Our studies demonstrate that growth in urine may be associated with endogenous oxidative stress. It is well known that urine supports bacterial growth. Several studies have shown that UPEC strains grow well in human urine, whereas faecal isolates tended to grow more poorly [19
]. Other studies have also reported that ABU isolates grow faster than UPEC strains [11
]. However, Alteri and Mobley have recently shown that growth in urine is not restricted to UPEC bacteria or ABU strains. Commensal and enteropathogen E. coli
strains produced growth curves indistinguishable from those of UPEC [42
]. In agreement with their work, we found that the ability to grow of twenty-one E. coli
belonging to different pathovars and phylogenetic groups was nearly similar in pooled human urine. The slow growth of a few isolates could reflect the RpoS polymorphism in E. coli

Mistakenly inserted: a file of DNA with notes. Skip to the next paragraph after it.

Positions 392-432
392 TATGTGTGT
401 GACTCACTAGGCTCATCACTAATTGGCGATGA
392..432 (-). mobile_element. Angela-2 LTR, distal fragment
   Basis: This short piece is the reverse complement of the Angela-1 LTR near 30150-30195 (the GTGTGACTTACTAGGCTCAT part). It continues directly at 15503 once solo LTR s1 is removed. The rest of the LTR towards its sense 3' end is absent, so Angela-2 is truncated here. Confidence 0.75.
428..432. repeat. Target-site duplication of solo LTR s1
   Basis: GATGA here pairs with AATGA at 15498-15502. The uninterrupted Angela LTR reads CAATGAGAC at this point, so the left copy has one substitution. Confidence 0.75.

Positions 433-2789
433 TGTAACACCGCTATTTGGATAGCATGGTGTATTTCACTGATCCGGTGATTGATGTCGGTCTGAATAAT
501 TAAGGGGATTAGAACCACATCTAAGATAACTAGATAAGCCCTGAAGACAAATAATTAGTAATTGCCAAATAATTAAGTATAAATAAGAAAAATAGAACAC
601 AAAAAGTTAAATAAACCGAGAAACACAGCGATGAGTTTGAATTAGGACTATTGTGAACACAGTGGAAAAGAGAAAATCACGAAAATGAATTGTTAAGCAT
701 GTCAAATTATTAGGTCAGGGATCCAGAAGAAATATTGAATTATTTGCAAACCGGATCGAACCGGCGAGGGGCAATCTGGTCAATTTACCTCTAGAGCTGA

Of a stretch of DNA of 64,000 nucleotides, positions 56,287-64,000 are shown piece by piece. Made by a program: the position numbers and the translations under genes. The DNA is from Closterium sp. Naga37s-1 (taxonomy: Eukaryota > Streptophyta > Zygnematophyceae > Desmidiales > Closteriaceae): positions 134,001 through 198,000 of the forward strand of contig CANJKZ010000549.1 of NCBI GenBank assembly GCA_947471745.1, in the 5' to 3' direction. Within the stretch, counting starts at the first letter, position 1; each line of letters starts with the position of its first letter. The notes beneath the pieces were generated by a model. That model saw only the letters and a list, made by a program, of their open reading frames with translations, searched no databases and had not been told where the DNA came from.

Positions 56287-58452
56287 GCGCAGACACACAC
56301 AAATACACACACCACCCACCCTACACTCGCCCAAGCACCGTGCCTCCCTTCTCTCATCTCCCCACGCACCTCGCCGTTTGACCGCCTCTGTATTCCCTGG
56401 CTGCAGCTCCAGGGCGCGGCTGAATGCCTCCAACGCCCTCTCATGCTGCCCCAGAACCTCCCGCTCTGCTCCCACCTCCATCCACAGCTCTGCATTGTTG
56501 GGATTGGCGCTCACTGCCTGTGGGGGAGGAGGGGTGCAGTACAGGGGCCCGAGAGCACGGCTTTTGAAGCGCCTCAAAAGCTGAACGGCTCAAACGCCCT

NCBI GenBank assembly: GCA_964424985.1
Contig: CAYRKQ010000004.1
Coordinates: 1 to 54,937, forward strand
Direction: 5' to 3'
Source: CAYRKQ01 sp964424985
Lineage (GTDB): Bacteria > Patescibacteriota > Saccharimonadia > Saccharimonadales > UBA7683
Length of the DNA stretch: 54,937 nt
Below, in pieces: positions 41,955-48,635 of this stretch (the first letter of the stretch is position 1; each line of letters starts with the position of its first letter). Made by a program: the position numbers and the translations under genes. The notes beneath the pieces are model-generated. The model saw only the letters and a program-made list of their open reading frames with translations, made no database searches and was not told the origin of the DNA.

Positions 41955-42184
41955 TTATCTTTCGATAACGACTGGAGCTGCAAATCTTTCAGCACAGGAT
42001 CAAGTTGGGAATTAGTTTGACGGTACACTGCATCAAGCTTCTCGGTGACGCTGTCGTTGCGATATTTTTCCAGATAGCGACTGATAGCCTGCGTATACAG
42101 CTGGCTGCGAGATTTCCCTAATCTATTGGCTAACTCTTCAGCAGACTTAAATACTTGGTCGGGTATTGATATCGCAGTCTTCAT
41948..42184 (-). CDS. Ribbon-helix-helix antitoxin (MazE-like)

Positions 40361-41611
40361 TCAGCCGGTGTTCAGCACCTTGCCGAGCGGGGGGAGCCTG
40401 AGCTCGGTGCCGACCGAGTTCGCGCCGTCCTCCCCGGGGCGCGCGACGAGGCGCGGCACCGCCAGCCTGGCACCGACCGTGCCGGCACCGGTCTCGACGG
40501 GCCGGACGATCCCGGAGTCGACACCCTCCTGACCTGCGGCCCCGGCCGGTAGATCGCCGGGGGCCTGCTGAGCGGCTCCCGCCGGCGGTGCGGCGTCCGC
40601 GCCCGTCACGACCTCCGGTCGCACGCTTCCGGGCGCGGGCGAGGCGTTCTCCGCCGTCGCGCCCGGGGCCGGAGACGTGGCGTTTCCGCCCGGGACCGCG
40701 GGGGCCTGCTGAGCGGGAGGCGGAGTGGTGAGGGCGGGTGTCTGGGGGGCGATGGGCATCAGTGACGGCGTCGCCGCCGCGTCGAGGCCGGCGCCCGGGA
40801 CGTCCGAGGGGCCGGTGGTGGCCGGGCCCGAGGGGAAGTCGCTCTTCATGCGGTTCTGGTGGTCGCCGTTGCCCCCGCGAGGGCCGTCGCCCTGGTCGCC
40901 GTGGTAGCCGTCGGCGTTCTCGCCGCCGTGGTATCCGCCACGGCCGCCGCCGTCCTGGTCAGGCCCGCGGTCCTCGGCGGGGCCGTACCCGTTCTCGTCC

Cultures were grown in microaerophilic conditions (see Methods), where oxygen levels are similar to those in the human urinary tract [18
]. This reduction in oxygen content leads to a redistribution of metabolic fluxes between fermentation and respiration [46
]. Such a shift may decrease the respiratory chain-mediated generation of ROS. Moreover, in our culture conditions, autoxidizable enzymes such as L-aspartate oxidase and fumarate reductase should not contribute significantly to the formation of H2
However, metabolic reactions that generate nearly two-thirds of H2
are not yet identified [47
]. Therefore, we can expect that changes in metabolic fluxes generate different ROS levels. Analysis of metabolic capabilities in a collection of 153 E. coli
natural isolates [48
] and of gene expression in strains ABU 83972 and CFT073 grown exponentially in urine [49
] revealed significant differences in their metabolic capacities. These metabolic changes could therefore generate different ROS levels in our isolates.
Urine is a complex growth medium and E. coli